Facebook made itself indispensable to media companies, "pivoted to video," changed its mind, and triggered a industrywide mass extinction event

From the beginning, Facebook's strategy was to build a walled-garden-cum-roach-motel: content and users checked in, but they never checked out, so over time, everyone and everything was captured within the site, and a prisoner of the whims of its algorithms.

As media companies became totally dependent on being upranked by Facebook's algorithm, they practiced a kind of Kremlinology, poring over the utterances of Facebook execs; and this was compounded by the gambler's fallacy that the site cultivates by having the inscrutable judgments of the algorithm randomly turn seemingly undistinguished posts into massive viral hits, like a slot machine ringing the cherries.

Then came the day that Facebook announced the "pivot to video," a rare, clear, ringing instruction to the media companies: MAKE VIDEO. Video: the most expensive, difficult-to-skim content there is, and there'd better be a lot of it.

Companies fired their print writers and hired video makers, tooled up, borrowed or sold equity to build out the video capacity, made capital and employment decisions that would take years and years to pay off. Facebook had better not pivot away from video!

Then they did.

The fuckery compounded by fuckery with fuckery heaped atop it has done in so many media companies, and they're still dropping. Mic just fired 100 people and sold off the company name for $5 mil -- having raised $60 mil, mostly with the promise of making videos to fulfill Facebook's imperial decree.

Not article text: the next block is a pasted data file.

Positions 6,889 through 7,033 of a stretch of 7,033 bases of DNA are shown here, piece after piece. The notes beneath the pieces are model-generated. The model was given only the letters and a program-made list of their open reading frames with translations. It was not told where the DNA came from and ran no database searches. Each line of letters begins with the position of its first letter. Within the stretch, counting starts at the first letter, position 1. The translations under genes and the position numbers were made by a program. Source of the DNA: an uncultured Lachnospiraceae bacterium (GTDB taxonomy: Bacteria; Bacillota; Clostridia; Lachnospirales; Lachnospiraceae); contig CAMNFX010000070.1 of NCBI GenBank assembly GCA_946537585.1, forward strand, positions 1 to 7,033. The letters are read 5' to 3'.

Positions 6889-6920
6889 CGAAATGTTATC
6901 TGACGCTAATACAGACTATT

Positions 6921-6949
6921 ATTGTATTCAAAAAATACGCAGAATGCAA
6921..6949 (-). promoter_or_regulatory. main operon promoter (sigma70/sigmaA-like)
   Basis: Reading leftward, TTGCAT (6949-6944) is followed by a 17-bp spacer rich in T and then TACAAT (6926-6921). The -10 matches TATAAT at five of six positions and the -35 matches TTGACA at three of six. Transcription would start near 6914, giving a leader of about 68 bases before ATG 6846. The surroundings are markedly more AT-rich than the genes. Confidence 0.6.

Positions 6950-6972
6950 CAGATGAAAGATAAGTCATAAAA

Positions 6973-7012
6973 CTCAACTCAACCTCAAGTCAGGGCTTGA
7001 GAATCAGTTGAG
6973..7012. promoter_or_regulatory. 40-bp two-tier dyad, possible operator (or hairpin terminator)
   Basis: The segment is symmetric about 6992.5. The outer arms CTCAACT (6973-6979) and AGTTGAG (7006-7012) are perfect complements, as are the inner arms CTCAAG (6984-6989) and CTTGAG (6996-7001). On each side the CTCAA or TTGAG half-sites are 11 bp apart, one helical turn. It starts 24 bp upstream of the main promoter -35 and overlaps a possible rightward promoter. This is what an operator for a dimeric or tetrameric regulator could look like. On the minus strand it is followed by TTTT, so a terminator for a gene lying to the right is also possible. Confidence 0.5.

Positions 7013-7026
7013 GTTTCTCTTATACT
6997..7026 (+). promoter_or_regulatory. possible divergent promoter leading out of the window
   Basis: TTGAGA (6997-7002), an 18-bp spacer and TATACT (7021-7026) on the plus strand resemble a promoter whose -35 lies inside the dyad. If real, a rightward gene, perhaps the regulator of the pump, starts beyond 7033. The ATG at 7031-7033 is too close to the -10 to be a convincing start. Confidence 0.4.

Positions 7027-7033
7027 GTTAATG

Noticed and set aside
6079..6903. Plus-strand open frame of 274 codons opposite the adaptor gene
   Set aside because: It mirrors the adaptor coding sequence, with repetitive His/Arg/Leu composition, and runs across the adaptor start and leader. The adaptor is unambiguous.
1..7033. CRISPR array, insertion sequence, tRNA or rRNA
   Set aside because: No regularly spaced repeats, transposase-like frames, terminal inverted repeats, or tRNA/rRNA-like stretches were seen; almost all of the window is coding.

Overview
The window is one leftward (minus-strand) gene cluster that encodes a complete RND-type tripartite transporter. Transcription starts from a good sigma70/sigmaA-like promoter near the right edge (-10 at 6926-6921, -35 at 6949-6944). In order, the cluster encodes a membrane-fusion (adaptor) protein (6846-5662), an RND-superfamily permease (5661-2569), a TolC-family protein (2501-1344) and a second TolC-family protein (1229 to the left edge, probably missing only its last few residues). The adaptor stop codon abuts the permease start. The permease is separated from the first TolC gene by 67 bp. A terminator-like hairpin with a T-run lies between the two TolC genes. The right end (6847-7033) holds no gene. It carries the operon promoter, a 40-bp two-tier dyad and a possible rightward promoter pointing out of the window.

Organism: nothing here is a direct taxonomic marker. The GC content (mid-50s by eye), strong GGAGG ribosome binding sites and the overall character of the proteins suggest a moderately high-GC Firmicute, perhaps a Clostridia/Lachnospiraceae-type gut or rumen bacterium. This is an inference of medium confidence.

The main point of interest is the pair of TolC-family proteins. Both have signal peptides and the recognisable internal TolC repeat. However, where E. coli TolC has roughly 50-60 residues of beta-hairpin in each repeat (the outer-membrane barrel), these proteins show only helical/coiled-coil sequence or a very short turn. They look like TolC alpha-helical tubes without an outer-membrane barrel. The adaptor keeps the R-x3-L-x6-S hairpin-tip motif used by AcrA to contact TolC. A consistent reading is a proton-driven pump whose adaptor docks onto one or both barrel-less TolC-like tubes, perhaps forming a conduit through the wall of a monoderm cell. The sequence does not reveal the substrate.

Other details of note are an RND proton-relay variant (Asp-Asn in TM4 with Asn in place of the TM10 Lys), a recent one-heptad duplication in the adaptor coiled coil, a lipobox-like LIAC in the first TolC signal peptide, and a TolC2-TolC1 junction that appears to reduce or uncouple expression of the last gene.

Why did Facebook pivot away from video? It wasn't sadism. It wasn't merely indifference.

It was fraud. Video, it turned out, was hard to make and hard to casually skim, but video viewership numbers are the very easiest to cook, meaning that Facebook could use all that pivoting video to rip off its advertisers.

For former Mic reporter Marie Solis, the gutting experience came last year when Mic decided to emphasize video rather than traditional text stories.

The young Vassar graduate, who now works at Broadly — an offshoot of Vice — told me a few weeks ago in a phone interview that she lost her job with no warning as the company pivoted.

That move to video didn’t pay off, not for Mic or the many other similar media companies that took their cues from all-powerful Facebook. The promises of more traffic — which turned out to be based on false interpretations of data — never came to fruition, and as Heidi Moore wrote in the Columbia Journalism Review, “Publishers must acknowledge the pivot to video has failed.”

Now Mic is being scrapped for parts, as its name and technology are being sold to Bustle for a reported $5 million — a pittance, considering that the company had raised $60 million in venture capital, once boasted 17 million unique visitors and had a (theoretical) valuation of more than $100 million.

“We cannot imagine a move more cynical or perverse than terminating your entire staff, only to cede the ‘brand’ to a new buyer who will presumably pick the scraps from the carcass of a newsroom that we all spent years building,” Mic’s employee union said in a statement last week.

The digital-media bubble is bursting. That’s hurting a generation of promising young journalists. [Margaret Sullivan/Washington Post]

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